History of Carving Axes

Wood carving is almost a universal form of artwork. Every civilization that you know has had word and used it for multiple purposes, in this case, wood carving. Wood itself is a great resource for artistry and tools as it is easy to carve, plentiful and easily replaceable. History sorts woodworking back to egypt, mainly because of it’s dry landscape it was much easier to keep wood in check.

Lots of works were used there but wood itself was a bit more scarce. To compensate a lot of egyptian artwork that used wood had bits of other materials used with it. Including, clay, stone and even animal parts.

Wood Carving using an Axe

In other locations where wood was more plentiful and trees grew large, works of art were more common. Walls were carved with people artistry, utensils were used commonly as they were cheaper than the metal counterparts that they had.

A Lot of artistic wood carving can be seen in europe. Their robust renaissance age combined with plenty of resources amounted to various works of art that can be seen all over the entire world.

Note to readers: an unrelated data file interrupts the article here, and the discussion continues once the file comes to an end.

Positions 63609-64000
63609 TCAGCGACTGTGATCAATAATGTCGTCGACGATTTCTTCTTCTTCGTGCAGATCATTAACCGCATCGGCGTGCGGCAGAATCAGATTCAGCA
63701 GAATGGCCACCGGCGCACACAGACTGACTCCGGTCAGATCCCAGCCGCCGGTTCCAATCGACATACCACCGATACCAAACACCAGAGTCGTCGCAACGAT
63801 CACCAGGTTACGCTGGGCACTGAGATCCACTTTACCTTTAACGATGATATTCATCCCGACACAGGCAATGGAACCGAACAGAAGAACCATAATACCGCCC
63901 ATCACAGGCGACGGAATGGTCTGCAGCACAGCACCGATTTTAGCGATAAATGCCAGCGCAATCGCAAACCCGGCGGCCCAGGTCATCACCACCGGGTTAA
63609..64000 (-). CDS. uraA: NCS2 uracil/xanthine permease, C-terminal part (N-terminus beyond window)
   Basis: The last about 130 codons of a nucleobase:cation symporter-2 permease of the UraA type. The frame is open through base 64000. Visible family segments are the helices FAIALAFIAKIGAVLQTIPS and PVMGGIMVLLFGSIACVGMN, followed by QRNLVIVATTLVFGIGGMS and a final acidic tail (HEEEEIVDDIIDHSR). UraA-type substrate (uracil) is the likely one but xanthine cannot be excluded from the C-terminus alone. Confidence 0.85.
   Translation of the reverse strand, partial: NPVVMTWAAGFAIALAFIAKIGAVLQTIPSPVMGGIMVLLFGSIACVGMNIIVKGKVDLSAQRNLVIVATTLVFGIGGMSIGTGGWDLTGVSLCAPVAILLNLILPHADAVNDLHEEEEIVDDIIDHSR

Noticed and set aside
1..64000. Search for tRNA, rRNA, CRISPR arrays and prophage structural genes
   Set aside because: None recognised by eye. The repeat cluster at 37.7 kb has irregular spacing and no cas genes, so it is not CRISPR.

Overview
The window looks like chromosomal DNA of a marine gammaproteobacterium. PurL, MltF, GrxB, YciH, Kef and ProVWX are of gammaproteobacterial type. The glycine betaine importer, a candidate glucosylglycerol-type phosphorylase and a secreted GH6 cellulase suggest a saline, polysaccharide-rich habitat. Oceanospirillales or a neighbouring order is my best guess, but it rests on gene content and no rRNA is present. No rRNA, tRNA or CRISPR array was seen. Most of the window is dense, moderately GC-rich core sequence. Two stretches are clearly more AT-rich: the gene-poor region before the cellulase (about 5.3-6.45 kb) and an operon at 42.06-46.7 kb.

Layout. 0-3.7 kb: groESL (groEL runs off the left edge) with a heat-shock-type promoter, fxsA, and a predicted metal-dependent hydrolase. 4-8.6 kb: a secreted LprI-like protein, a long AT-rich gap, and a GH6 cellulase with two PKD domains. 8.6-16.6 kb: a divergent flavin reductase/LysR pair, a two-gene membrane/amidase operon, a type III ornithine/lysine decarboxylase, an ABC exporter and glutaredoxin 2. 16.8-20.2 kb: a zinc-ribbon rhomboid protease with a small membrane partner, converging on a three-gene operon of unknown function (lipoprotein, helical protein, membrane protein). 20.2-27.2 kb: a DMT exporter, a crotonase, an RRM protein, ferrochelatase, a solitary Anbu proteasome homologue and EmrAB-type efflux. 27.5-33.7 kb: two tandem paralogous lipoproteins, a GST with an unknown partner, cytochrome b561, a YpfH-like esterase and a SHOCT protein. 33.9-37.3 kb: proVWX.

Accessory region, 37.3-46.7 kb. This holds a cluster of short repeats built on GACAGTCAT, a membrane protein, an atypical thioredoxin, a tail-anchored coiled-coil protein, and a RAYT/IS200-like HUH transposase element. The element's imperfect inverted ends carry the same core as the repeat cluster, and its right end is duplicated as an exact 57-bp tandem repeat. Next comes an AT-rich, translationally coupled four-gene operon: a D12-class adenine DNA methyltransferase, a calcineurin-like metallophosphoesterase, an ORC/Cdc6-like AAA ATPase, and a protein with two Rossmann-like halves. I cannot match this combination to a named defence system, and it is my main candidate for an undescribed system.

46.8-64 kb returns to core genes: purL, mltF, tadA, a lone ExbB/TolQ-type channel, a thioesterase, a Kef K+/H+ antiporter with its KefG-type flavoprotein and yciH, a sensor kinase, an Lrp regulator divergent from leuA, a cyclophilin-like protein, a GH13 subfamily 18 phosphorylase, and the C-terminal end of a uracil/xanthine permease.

Another thing that people think of when it comes to artistic woodworking is the art of Native Americans that lived across the pond from Europe. To this day large totem poles are still standing tall, with intricate and symmetrical design, capable of towering over even the largest of men.

Even in Asia wood carving is seen as an artistry form, creating beautiful sculptures for all to see. If you are interested in learning more about woodworking in general, my favorite resource is this Woodworking Class. Check it out!